Gagged, Sealed & Delivered: Reforming ECPA's Secret Docket

Stephen W. Smith

Texas Southern University - Thurgood Marshall School of Law

May 21, 2012

Harvard Law & Policy Review, Vol. 6, p. 313, 2012

Federal magistrate judges preside over the most secret docket in America. Exact figures are not known, but available data indicates that these judges issued over 30,000 electronic surveillance orders in 2006, more than the entire output of the FISA court over its entire history. These electronic surveillance orders, authorized by the Electronic Communications Privacy Act of 1986 (ECPA), grant law enforcement access to the electronic lives of our citizens -- who we call, where we go, when we text, what websites we visit, what emails we send. Unlike most court orders, electronic surveillance orders are permanently hidden from public view by various ECPA provisions, including sealed court files, gag orders, and delayed-notice. It's as though these orders were written in invisible ink -- legible to the phone companies and electronic service providers who execute them, yet imperceptible to targeted individuals, the general public, and even other arms of government, including Congress and appellate courts. This regime of secrecy has many unhealthy consequences: Congress lacks accurate empirical data to monitor the effectiveness of the existing statutory scheme and adapt it to new technologies; appellate courts are unable to give effective guidance to magistrate judges on how to interpret ECPA's complex provisions in light of changing technology; and citizens are not informed about the extent of government intrusion into their electronic lives. With Congress on the sidelines, appellate courts not engaged, and the public in the dark, the balance between surveillance and privacy has shifted dramatically towards law enforcement, almost by default. While it is certainly time to update the substantive provisions of ECPA, it is equally important to make structural changes in the law to eliminate unnecessary secrecy. Such reforms should include the elimination of automatic gagging and sealing orders, as well as the adoption of a publicly available warrant cover sheet to capture basic information about every electronic surveillance order.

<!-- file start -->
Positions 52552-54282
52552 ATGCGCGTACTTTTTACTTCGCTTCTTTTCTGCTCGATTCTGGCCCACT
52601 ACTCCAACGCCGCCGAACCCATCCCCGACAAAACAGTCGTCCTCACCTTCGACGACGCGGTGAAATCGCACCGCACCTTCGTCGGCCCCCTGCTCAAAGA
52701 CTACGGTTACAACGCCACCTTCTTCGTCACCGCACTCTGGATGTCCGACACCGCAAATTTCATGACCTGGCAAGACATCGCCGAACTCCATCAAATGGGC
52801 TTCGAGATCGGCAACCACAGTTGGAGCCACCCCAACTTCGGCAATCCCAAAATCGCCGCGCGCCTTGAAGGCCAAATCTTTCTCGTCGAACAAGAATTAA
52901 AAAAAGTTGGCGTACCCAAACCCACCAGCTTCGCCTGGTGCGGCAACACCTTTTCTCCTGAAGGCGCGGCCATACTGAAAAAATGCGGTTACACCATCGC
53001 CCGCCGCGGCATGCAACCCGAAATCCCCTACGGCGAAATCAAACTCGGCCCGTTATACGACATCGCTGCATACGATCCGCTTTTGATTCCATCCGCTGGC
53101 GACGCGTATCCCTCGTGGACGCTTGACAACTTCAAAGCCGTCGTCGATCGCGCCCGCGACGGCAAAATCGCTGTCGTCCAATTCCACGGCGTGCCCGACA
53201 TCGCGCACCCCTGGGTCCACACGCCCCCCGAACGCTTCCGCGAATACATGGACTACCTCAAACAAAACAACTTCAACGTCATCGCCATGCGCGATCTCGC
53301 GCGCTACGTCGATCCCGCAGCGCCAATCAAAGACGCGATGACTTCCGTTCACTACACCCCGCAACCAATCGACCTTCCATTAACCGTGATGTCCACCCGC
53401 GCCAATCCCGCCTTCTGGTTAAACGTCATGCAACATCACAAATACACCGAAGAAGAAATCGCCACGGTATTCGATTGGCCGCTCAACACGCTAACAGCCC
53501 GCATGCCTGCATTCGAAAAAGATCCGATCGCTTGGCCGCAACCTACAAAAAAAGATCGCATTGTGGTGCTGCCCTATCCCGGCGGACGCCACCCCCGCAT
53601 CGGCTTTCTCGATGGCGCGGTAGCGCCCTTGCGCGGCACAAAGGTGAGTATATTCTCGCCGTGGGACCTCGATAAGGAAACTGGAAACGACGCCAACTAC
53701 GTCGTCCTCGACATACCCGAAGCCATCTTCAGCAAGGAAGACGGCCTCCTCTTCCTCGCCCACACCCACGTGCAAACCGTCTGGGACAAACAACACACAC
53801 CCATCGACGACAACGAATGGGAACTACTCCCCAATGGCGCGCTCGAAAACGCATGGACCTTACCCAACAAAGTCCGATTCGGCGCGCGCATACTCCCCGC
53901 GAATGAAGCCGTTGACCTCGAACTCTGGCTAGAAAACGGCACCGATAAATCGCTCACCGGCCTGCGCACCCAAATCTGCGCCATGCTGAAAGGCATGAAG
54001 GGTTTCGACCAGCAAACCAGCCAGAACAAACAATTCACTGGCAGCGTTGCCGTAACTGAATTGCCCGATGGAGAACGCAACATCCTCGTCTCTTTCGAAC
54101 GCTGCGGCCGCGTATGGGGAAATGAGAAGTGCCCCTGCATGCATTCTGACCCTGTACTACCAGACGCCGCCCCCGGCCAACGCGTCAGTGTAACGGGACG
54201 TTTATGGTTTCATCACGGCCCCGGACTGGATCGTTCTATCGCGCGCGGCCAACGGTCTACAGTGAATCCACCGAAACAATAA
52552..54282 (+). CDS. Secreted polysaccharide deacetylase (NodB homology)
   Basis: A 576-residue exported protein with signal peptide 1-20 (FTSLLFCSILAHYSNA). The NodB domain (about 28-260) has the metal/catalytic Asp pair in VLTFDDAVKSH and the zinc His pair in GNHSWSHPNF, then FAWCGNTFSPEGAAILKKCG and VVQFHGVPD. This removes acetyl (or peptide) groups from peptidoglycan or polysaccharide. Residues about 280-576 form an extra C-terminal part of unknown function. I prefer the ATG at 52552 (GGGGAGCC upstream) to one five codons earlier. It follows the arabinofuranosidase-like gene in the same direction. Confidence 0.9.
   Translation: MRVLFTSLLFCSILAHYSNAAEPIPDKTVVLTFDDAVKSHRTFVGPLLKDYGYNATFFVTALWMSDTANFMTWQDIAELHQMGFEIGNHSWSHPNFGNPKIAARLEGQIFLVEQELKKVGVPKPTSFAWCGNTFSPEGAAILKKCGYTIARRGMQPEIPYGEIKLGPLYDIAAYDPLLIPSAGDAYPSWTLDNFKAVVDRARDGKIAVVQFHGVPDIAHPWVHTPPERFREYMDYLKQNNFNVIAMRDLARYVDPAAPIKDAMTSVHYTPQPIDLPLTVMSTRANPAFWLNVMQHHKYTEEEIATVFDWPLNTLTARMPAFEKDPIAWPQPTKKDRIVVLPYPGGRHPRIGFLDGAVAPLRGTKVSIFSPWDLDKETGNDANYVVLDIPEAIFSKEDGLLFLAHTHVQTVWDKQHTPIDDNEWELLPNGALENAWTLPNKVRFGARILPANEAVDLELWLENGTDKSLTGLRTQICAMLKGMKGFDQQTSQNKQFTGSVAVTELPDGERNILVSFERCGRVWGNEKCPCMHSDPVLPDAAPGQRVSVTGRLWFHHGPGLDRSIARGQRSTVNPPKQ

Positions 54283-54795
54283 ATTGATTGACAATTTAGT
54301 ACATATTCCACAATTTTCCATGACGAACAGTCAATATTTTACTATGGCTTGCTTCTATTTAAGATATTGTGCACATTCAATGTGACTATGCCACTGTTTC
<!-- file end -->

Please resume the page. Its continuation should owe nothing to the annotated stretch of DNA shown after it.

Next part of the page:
Number of Pages in PDF File: 26

Keywords: electronic surveillance, privacy, ECPA reform, sealed cases, gag orders, secret dockets, warrant cover sheet, magistrate judges

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Date posted: June 1, 2012 ; Last revised: March 23, 2016

Suggested Citation

Smith, Stephen W., Gagged, Sealed & Delivered: Reforming ECPA's Secret Docket (May 21, 2012). Harvard Law & Policy Review, Vol. 6, p. 313, 2012. Available at SSRN: https://ssrn.com/abstract=2071399

Contact Information

Stephen W. Smith (Contact Author)
Texas Southern University - Thurgood Marshall School of Law ( email )
3100 Cleburne Street
Houston, TX 77004
United States
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